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How Long Can a Truck Driver Drive? Albuquerque Trucking Accident Lawyer Explains

Albuquerque Trucking Accident Lawyer Explains the FMCSA Hours of Service Rules on How Long a Truck Driver Could Drive

The shipping and logistics industry is one of the largest industries in the United States.  The largest part of this industry is shipping through large commercial vehicles like 18 wheelers, semi tractor trailers, double trailers, big rigs, and other box trucks.  As an Albuquerque trucking accident lawyer, we know that the trucking industry is a business with a philosophy of time is money.  The faster the delivery, the faster the paychecks.  Interstates I-10, I-25, and I-40 play a huge role in interstate commerce and saving time because 18 wheelers traveling from California to the east coast will usually have to travel through New Mexico, especially because Ontario is a huge trucking port.  This is particularly true in Albuquerque, where truck drivers can switch from west to east to north and south at the interstate exchange.  

Unfortunately, for residents of New Mexico this means greater risk of danger in a big rig wreck.  Many of these accidents are caused by truck drivers who are fatigued, tired, and just pushing themselves to meet their delivery deadline.  But sometimes this means cutting corners and this means that innocent people could get hurt.  Here at the NM Truck Accident Attorneys, we represent people who are seriously injured or wrongfully killed in a New Mexico trucking accident.  Our experienced Albuquerque trucking accident lawyers know how to establish liability and prove your damages.  Call for a FREE consultation by dialing (505) 883-5000 to learn how we can help you today.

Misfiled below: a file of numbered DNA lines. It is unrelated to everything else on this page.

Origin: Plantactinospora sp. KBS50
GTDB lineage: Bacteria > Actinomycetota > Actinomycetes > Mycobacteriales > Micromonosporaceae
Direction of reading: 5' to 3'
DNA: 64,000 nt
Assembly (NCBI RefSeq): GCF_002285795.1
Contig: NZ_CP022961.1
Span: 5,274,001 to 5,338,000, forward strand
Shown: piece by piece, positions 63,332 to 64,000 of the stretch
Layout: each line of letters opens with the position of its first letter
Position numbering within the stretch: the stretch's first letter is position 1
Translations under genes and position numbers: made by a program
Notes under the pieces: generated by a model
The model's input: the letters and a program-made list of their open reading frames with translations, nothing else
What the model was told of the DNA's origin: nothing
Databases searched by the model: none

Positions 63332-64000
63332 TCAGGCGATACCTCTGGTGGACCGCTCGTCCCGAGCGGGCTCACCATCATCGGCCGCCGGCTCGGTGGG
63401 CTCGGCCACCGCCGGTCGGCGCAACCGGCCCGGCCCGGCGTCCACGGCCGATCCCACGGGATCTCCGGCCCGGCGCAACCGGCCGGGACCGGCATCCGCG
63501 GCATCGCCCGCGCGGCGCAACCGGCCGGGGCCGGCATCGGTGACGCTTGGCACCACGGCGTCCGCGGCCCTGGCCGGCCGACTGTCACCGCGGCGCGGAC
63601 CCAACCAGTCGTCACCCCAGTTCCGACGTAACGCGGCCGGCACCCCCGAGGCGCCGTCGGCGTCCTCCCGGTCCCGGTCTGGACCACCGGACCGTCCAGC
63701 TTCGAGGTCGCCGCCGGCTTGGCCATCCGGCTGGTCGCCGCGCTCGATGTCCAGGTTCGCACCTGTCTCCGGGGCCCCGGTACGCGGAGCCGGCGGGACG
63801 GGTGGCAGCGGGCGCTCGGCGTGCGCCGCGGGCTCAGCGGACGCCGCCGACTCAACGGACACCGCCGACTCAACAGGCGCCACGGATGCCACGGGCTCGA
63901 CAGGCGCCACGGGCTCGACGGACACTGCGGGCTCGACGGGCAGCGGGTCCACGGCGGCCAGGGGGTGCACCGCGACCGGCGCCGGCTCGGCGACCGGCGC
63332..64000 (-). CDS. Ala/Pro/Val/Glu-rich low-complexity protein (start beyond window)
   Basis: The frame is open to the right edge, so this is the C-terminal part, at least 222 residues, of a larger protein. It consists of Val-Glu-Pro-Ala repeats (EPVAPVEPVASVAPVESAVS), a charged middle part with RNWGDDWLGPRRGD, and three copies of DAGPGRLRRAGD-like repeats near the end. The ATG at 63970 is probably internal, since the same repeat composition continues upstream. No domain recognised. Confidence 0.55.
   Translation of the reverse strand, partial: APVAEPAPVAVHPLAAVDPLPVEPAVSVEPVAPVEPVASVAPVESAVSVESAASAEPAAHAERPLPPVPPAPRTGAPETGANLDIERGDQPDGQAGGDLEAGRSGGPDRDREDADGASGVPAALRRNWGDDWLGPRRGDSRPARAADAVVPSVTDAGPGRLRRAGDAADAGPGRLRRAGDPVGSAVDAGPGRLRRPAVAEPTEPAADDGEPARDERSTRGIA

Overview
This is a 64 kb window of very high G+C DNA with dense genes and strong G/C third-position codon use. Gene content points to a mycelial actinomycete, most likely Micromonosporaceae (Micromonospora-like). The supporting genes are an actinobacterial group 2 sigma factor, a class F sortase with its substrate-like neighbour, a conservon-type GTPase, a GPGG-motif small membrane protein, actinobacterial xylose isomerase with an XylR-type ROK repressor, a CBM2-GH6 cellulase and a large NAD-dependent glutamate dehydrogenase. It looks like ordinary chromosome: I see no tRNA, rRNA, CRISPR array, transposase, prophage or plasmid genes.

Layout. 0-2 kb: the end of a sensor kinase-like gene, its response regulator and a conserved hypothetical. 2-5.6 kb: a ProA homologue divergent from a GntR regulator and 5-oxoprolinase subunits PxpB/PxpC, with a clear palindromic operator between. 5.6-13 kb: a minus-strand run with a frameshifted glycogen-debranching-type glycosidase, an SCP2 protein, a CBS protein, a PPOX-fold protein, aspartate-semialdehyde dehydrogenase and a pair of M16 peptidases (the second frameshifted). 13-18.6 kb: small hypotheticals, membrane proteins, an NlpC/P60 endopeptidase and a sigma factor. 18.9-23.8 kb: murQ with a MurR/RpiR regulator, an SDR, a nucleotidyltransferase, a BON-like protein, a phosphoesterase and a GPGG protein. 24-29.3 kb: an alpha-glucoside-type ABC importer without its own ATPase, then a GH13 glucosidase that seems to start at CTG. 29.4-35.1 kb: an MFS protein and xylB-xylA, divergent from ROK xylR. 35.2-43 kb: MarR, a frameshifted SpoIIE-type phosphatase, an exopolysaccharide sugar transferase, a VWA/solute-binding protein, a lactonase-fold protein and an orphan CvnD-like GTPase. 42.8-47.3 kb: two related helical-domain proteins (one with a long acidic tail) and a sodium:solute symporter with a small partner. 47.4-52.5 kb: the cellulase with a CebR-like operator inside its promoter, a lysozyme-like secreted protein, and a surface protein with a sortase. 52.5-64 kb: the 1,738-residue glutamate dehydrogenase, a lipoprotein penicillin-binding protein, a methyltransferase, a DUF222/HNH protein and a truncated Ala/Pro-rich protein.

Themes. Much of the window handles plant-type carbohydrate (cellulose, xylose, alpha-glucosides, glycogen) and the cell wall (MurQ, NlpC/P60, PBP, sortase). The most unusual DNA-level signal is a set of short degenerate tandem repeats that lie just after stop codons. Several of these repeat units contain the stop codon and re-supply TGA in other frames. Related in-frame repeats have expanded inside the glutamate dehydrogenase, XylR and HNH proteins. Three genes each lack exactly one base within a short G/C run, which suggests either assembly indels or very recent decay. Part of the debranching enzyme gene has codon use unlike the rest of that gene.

What Laws or Rules Apply to Truck Drivers?

Since the trucking industry is a multi-state business, the Federal Motor Carrier Safety Administration has created regulations which apply to the drivers of commercial vehicles in all states.  One of the most focused areas of the FMCSA regulations are the “hours or service” regulations.  This is under Part 395 which provides many scheduling, bookkeeping, regulatory, and rather common sense requirements for both trucking companies and truck drivers.  

No matter what state the truck driver is in, where the truck driver is from, where the trucking company is located, or any other detail, the FMCSA hours of service regulations will govern how long a truck driver can operate a commercial vehicle like a big rig.

How Long Can a Truck Driver Drive an 18 Wheeler?

Pursuant to the hours of service regulations by the FMCSA, a truck driver may only operate a large commercial vehicle for the following:

  • Have a maximum of a 14 hour shift working;
  • Drive a maximum of 10 hours of that 14 hour shift;
  • Drive a maximum of 8 hours in a row because taking a 30 minute break;
  • Have a minimum of 10 hours “off shift” after a 14 hour shift;
  • Operate a maximum of 60 hours in any 7 consecutive days;
  • Operate a maximum of 70 ours in 8 consecutive days; and
  • Special rules for less-common circumstances.

What Happens if a Truck Driver Causes a New Mexico Big Rig Crash Over the Hours of Service?

If you or a loved one have been injured in a New Mexico trucking accident due to a truck driver who has worked more than his or her hours of service, the reason for the crash could be because of driver fatigue.  This is the main purpose and goal of the FMCSA regulations.  But this is not always obvious after an 18 wheeler wreck, especially if you have been seriously injured.  

But we can help investigate and determine whether there is liability.  Please call the NM Truck Accident Attorneys by dialing (505) 883-5000 to schedule a FREE consultation with one of our experienced Albuquerque trucking accident lawyers.  We handle cases throughout New Mexico, including in Las Cruces, Rio Rancho, Santa Fe, Roswell, Farmington, Hobbs, Lordsburg, or anywhere else in the state, including Albuquerque where our law office is located. You can also contact us on our website through the easy to use and convenient Contact box located by clicking here.

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